Editor's Note: ESPN Insider has teamed with Blue Ribbon College Basketball Yearbook to provide a comprehensive look at all 326 Division I teams. To order the complete 2006-07 edition of Blue Ribbon College Basketball Yearbook, visit www.blueribbonyearbook.com or call 1-866-805-BALL (2255).
(Information in this team report is as of October 1.)
COACH AND PROGRAM
Tom Parrotta doesn't hesitate when asked what his biggest challenge will be in his first season as coach at Canisius.
"Changing the attitude," said Parrotta, who was hired to replace Mike MacDonald in April. "That's probably No. 1 and 2, actually."
The task was made clear to Parrotta in one of his first team meetings last spring when he asked a question about a game last season. One player began to answer, thinking it was a game Canisius had lost, before a teammate corrected him and told him Parrotta was actually referring to a contest the Golden Griffins had won. Losing can become a mindset.
Parrotta, the top assistant on Tom Pecora's staff at Hofstra last season, takes over a program that has done much more losing than winning in recent years. The Golden Griffins posted a winning record in just two of MacDonald's nine seasons and have finished seventh or worse in the MAAC standings each of the last five seasons. Canisius was picked by many, including Blue Ribbon and the league coaches, to finish third last season but finished ninth, going 3-11 after a 3-1 start in the MAAC.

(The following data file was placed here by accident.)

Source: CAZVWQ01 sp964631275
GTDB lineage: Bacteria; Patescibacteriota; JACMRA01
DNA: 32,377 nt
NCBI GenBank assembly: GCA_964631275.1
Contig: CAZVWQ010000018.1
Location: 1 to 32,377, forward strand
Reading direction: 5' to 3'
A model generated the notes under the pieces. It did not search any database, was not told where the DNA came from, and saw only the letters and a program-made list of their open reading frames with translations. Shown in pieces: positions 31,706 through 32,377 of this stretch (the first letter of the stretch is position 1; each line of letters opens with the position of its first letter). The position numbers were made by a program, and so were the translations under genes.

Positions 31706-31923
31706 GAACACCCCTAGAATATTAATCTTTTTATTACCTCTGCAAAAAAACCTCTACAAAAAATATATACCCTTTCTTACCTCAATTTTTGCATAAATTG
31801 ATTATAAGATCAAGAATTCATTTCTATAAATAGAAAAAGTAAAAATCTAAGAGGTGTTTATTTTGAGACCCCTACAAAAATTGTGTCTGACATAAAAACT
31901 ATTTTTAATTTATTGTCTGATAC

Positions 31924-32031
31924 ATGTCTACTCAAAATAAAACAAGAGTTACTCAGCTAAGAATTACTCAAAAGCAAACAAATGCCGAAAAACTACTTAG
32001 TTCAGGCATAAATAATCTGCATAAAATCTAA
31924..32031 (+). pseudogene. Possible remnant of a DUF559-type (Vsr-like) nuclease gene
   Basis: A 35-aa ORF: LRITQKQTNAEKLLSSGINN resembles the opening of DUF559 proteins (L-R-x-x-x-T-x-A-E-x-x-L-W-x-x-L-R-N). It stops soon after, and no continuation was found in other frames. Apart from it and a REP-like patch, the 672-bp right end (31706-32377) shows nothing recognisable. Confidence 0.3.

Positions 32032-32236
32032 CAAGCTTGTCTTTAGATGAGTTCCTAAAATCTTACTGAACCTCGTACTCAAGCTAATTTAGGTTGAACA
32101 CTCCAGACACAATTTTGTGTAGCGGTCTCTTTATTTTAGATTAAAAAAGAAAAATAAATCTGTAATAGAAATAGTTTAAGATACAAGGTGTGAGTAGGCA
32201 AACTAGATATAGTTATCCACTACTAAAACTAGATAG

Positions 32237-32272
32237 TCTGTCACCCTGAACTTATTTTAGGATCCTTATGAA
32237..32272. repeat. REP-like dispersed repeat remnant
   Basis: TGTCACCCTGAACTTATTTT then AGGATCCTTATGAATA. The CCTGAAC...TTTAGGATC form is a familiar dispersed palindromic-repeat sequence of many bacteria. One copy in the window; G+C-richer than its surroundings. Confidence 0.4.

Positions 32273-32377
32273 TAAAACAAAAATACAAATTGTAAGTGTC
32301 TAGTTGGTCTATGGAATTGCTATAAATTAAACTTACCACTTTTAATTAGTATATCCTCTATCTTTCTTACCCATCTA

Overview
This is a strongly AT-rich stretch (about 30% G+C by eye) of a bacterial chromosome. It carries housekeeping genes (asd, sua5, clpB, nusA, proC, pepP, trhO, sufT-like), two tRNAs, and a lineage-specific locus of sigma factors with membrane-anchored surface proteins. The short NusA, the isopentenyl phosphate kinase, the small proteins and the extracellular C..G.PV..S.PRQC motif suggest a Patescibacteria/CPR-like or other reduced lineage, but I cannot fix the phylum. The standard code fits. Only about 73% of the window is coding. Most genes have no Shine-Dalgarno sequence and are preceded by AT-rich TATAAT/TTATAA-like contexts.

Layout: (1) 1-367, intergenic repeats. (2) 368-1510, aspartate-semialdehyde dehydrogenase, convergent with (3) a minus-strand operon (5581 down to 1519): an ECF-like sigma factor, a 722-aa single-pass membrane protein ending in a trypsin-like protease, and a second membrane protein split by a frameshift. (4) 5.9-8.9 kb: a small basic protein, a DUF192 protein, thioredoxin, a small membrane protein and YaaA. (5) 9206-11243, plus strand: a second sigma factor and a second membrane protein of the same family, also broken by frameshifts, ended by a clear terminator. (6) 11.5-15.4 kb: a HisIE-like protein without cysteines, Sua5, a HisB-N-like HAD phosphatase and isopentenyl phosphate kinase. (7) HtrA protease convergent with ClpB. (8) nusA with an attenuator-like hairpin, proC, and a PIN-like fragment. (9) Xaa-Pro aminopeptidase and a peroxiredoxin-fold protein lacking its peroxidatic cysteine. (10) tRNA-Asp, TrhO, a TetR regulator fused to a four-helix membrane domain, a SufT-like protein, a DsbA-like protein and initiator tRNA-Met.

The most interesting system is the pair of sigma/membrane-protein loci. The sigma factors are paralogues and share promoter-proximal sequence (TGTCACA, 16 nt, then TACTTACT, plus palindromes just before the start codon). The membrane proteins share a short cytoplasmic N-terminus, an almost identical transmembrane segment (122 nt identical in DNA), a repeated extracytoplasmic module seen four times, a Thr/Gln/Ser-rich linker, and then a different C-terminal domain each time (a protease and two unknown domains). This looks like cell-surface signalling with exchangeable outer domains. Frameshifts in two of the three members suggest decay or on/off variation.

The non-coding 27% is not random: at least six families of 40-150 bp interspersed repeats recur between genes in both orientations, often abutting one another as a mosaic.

Parrotta, who played at Fordham when it was a member of the MAAC and served six seasons as an assistant under Jack Armstrong and Joe Mihalich at Niagara, knows what he's getting into.
"The transition was relatively easy for me as far as knowing the league, the coaches and the challenges," said Parrotta, who agreed to a four-year contract. "It's a good fit.
"It's a great league because it's so competitive," he added. "It's not like a lot of leagues where you are fighting for mediocrity, in this league you have a legitimate chance to compete for a championship and that's all you can ask for."
Parrotta said he plans to play more up-tempo and will use many things from Pecora's system at Hofstra, but his premise is more basic than that.
"If you have an advantage, I want you to take advantage of that advantage," he said.